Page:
Your chance to own a bit of music history
Hywel Roberts

10:57 6th November 2013

The owner of a famous Soho record store has put it up for sale on Ebay. On The Beat Records can be yours for just over a quarter of a million pounds. Get bidding. 

Tim Derbyshire has posted a listing for the historical site in which he claims it is 'a vinyl treasure trove with a pulsing, groovin’ history steeped in its very walls. You can make history and take it over'.

For your money, you can own not only the shop but also all the fittings and stock. When you put it that way it sounds like a pretty good deal. According to Derbyshire, the perks include being able to "live the bohemian life, meet interesting people every day and the occasional pop or rock star."

Although the store is listed as 'profitable' on Ebay, the current owner warns that the anyone looking to take it over should be "at the stage in your life when you don’t have to worry about making money". 

Encouragingly, it seems that more than the money, what the eccentric shop owner wants is someone to look after his store and love it as much as he has, saying: "I’ve given it my heart and soul for all these years but it’s time for me to step down and let another passionate music lover take over."

 Below: Record Store Day 2013- Pick of the Best Releases

  • Sigur Ros - Agaetis Byrjun: The Icelandic stars' second album was made for vinyl listening, blending the chronic distortion heard on their debut with a growing sense of song craft that would later develop into tracks such as 'Hoppipolla' or 'Inni Mer Syngur Vitleysingur'. The epic 'Svefn-g-englar' still makes it into the setlist of nearly every Sigur Ros live show to this very day. This essential album is the sound of a band finding its feet, and still sounds breathtakingly fresh to this day.

  • The Roots - Things Fall Apart: When The Roots released Things Fall Apart in 1999 it was a breakthrough not just for the group but for hip hop in general. At the end of the 90s many still percieved hip hop as simply a case of MC and DJ, but The Roots took it to another level, crafting their branch of hip hop with more musical dexterity and consideration than most bands. Countless people have been introduced to hip hop by this record and everything's that's happened since has been trying to live up to what The Roots did here.

  • Various - Drive soundtrack: What sticks in your mind more - the Ryan Gosling movie or the soundtrack to the Ryan Gosling movie? Either way, the movie's success was boosted by its thrilling soundtrack, most notably tracks 'Nightcall' by Kavinsky, 'A Real Hero' by College and 'Tick Of The Clock' by Chromatics. A who's who of the slick underground electro scene. The album has been available on vinyl for some time, but is now release on a special picture disc editon for true collectors - or just for fans of Ryan Gosling.

  • The Dave Brubeck Trio - Distinctive Rhythm Instrumentals: The first vinyl record I ever heard and an introduction to real musicianship; Dave Brubeck was one of the most singularly talented musicians, a man who was spared combat duty during his army service to instead put together the first racial integrated army band ever. Whether jazz is your thing or not, the stunning instrumentals of the Dave Brubeck Trio, and later the Dave Brubeck Quartet, can't fail to impress.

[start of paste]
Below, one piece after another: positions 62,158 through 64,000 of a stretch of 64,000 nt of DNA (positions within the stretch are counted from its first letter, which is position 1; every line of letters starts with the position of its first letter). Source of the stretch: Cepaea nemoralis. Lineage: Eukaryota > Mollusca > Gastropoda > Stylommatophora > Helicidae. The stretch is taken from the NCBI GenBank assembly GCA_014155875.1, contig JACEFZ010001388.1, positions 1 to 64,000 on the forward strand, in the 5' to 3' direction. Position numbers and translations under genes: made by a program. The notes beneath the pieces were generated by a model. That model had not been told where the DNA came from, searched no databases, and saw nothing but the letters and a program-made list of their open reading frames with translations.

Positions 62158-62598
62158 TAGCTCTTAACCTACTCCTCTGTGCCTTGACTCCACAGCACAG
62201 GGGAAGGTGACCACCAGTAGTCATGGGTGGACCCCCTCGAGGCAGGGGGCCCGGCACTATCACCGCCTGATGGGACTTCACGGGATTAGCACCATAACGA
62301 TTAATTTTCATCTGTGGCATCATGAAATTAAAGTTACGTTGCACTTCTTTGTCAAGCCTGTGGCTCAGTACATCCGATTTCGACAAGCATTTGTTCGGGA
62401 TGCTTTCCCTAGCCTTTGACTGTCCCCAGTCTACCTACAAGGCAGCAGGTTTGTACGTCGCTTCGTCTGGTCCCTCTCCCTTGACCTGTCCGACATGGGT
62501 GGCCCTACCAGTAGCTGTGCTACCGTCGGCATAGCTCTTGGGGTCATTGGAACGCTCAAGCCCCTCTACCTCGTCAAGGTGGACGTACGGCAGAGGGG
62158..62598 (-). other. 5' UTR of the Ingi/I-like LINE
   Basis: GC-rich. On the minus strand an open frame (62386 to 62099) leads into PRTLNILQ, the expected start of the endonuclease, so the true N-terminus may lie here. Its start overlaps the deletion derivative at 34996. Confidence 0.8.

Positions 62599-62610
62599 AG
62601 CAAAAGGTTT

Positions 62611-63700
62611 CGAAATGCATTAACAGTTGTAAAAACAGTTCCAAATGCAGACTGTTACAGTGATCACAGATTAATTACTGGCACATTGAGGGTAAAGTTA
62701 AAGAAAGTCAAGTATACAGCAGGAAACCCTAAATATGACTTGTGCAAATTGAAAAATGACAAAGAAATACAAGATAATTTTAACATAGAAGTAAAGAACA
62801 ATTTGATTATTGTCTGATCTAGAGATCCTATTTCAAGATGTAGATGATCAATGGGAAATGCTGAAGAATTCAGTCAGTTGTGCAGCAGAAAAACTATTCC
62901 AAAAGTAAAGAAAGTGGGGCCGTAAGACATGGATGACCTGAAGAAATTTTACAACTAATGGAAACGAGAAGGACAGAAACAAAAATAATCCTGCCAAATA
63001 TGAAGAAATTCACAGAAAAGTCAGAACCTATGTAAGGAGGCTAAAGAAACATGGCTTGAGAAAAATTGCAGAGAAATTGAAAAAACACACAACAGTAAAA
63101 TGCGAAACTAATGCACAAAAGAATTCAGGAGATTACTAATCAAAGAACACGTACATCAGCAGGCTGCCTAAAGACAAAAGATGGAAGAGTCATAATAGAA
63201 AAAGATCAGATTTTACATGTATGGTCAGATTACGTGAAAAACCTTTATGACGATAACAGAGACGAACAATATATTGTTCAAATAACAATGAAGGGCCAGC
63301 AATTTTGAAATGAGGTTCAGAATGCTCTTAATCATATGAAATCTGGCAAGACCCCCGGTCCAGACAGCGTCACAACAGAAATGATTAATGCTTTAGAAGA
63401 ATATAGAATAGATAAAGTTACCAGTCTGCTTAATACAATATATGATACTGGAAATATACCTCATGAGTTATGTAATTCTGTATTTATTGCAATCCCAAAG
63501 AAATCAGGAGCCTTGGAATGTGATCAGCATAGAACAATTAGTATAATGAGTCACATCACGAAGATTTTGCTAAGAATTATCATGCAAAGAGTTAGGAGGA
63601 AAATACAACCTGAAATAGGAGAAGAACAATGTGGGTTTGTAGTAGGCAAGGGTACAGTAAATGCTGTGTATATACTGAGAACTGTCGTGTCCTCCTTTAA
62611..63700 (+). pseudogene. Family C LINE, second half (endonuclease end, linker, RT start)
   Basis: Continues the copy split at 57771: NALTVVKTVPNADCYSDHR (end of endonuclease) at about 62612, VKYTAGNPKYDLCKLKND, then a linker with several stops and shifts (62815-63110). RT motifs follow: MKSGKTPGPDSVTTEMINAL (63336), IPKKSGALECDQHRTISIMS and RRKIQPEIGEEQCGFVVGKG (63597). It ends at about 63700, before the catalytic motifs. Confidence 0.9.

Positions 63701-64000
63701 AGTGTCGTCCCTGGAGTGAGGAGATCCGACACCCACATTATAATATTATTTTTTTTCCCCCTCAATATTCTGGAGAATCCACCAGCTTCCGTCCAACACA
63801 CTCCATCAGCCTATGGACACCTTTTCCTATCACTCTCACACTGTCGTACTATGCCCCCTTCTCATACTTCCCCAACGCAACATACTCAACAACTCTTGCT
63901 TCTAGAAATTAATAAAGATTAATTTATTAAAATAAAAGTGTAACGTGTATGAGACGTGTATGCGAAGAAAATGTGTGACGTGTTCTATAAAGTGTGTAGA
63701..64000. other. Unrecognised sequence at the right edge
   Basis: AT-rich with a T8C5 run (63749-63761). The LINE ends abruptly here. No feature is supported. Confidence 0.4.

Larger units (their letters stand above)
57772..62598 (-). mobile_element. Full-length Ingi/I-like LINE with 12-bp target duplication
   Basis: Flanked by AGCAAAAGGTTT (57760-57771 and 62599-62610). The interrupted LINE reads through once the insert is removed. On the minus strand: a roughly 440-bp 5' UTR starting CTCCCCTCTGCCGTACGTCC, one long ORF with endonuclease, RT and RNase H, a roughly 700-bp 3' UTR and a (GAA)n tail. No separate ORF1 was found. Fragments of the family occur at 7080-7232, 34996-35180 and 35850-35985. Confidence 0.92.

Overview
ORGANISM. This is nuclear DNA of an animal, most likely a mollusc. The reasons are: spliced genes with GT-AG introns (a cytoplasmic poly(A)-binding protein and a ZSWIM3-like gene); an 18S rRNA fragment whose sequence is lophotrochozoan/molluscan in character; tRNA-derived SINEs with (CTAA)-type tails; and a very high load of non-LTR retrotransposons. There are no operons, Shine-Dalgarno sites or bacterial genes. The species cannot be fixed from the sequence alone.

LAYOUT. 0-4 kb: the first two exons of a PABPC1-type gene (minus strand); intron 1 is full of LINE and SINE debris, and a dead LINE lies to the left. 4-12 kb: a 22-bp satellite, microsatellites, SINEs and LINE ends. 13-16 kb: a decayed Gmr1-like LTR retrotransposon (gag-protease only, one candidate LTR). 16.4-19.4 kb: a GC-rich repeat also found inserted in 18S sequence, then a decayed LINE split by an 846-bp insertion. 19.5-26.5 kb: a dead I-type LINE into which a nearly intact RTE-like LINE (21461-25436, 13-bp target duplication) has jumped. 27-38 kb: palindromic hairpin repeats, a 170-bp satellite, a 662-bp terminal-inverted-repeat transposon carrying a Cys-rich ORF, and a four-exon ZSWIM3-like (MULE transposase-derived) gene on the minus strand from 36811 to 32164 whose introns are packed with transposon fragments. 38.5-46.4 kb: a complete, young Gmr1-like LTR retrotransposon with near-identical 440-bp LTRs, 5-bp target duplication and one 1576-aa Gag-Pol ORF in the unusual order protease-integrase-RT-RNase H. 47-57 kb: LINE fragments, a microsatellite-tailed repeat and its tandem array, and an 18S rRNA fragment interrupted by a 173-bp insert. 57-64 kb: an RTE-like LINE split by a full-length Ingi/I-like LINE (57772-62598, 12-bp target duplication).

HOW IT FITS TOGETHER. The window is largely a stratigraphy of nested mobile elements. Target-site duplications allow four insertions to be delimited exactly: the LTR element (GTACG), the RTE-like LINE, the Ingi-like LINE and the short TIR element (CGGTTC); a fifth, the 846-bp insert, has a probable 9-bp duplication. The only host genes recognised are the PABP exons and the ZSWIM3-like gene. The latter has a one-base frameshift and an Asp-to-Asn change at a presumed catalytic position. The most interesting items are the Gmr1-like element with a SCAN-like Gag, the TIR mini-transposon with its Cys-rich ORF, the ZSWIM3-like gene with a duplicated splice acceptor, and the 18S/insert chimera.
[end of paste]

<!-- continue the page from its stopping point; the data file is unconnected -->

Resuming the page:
• Foals - Holy Fire: Foals' third studio album and easily their most accomplished piece of work to date that deserves to be enjoyed on vinyl. Lead singer Yannis Philippakis has really come of age, as has the musicianship of the band around him. In the modern world of iTunes and digital copies, Holy Fire is worth collecting in vinyl form.

  • Orange Juice - Rip It Up: Stumbling across this post punk album after seeing The Maccabees perform a cover of Orange Juice's top ten hit 'Rip It Up' turned out to be a huge eye-opener to an amazing eighties era of music. The vocal and musical talent of Edwyn Collins helped his band to become one of the important bands of the eighties alternative scene and for that alone the 1982 album should be remembered.

  • Captain Beefheart - Frank Freemans Dance Club: Captain Beefheart was undoubtedly an icon and his 1968 UK tour was the stuff of legend. John Peel himself said, "If there has ever been such a thing as a genius in the history of popular music, it's Beefheart," and it's thanks to Peel that this was released, as he brought his tape recorder along to Beefheart's gig at Frank Freeman’s Dance Club. Anyone with an interest in music should pick this one up, as there's no doubt Beefheart was one of music's true innovators.

  • Elliott Smith - Alternate Versions from Either/Or: Okay, so it's not exactly 'new' music - but anything previously unheard by Elliot Smith is a treasure worth holding onto. Either/Or, in particular, is one of the greatest albums of the 90s and it's always exciting to rediscover music particularly in a medium that you may not have originally heard it on. The alternate versions of Either/Or songs are likely to bring a different perspective on an album which, to put it simply, was Smith's best.